that's false. Polish government has no problems accepting dual (or multiple) citizenships of its citizens. However, in Poland, only Polish one matters.

My mum is married

(edited as quotes cannot be longer than 50 words)

if your mum got married (and change her surname) before being granted the citizenship, then it was her duty to change the name on Polish ID (by updating the birth certificate, and applying for new ID cards)- she couldn't change it here in the same way british citizens can (as she wasn't one back then).

ok, it would be easier if you could clarify few things:
1. How did your mum changed the name (I've assumed that because of the marriage- correct me if i'm wrong)?
2. When did she do it (before or after the marriage)? How did you do it (by registration as a british citizen or otherwise)?

Untill the (Polish) birth certificate is amended, the name is not changed in Poland, according to polish laws.
In UK one can change their name by executing the deed poll, no birth certificate changes are required.

And yeah, I've got naturalised as well, and as well i've changed my name (in PL and in UK).
rozumiemnic 8 | 3,686    
1 Apr 2016  #6
" In UK one can change their name by executing the deed poll, "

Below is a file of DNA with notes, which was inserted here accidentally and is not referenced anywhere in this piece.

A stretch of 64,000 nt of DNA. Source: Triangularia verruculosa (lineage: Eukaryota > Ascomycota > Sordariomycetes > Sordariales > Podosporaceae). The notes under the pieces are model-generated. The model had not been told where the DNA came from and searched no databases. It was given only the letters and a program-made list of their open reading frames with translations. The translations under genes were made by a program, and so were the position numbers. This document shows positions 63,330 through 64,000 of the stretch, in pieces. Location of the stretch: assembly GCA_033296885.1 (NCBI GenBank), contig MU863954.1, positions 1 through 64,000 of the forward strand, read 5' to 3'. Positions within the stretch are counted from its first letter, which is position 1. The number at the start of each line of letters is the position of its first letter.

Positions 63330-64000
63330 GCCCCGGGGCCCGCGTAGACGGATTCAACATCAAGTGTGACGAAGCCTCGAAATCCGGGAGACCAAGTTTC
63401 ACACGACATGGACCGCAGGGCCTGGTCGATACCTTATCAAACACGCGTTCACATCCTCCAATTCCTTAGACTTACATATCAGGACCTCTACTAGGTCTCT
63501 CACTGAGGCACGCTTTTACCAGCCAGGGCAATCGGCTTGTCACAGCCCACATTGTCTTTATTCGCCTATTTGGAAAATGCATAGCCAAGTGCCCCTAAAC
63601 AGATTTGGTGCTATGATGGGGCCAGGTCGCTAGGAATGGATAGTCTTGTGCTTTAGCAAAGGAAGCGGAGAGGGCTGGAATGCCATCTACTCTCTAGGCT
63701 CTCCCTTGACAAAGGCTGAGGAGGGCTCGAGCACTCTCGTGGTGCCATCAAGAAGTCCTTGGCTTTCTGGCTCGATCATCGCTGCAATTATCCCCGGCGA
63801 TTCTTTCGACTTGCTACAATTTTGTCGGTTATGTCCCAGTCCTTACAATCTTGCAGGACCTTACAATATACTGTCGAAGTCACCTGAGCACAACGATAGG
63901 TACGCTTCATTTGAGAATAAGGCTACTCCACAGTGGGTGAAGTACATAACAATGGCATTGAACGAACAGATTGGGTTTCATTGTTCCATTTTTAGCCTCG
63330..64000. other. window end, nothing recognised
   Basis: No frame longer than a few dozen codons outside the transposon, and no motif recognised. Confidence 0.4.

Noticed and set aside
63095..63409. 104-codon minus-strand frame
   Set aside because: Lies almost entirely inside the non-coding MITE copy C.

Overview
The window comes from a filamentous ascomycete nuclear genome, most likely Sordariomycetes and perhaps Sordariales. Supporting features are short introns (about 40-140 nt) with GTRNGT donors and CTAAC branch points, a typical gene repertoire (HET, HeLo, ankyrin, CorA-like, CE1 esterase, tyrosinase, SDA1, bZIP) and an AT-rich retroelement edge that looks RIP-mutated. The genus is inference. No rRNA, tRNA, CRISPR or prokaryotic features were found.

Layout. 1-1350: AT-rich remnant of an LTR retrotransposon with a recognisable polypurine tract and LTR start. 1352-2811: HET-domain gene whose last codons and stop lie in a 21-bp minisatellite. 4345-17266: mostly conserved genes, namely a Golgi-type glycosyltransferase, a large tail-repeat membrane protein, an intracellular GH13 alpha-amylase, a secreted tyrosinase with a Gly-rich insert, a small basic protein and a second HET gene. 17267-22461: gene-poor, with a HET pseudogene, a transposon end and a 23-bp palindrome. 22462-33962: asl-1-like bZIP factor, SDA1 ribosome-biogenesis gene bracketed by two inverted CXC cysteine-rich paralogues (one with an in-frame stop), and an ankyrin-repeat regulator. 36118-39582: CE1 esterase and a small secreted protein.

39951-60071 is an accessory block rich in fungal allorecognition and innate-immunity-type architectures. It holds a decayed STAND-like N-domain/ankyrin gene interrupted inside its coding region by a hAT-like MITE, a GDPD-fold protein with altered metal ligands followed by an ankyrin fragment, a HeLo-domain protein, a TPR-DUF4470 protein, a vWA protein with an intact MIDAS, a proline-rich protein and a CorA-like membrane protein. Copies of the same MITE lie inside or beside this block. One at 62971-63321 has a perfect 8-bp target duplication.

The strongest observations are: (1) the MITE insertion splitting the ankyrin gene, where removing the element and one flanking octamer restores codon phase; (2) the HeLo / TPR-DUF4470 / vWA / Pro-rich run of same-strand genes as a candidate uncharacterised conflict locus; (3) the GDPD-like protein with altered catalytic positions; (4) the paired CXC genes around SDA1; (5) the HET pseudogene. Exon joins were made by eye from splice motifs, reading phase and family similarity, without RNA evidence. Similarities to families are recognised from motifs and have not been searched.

I don't think you even need to do that if you are a woman and get married....you just start using the new name.

Anyway OP, I think what you really need is an immigration lawyer although I appreciate that could be expensive.
Atch 17 | 2,701    
1 Apr 2016  #7
@Roz, you're right as far as a married woman is concerned. And in theory anyone in the UK can just start using a new name, there is no legal requirement to change it by deed pole.
RubasznyRumcajs 5 | 453    
1 Apr 2016  #8
actually, it's not really a truth.
if you decide to go from Jan Kowalski to John Smith you **have to** use documents stating that you are John Smith; you have to cease using documents with and "old" name. If you are Polish citizen (I'm not sure about laws of other countries, especially Commonwealth ones), the only way to do it is to change the name. but there is a haczyk (;)) - you can, in Poland, change into name like that only if you are actually using it abroad (i.e. in other country) and you can prove it (by driving licence or passport- prefferably the latter one)- you need to write them, and basically ask them and explain why you wish to change the name.

If you wish to change driving licence, you need to send deed poll to DVLA, same with banks etc.

oh, i've found some info deedpoll.org.uk/WhoCanApply.html#Nationality

but to OP:
yes, either contact lawyers (which aren't cheap) or go to your local Citizen Advice Beauroux (how the crack spell it?)- it's free, more information can be found here citizensadvice.org.uk/about-us/how-we-provide-advice/advice/


Home / UK, Ireland / Getting British Passport issue! Old name. I am Polish by birth and just received my British citizenship.
BoldItalic [quote]
 
To post as Guest, enter a temporary username or login and post as a member.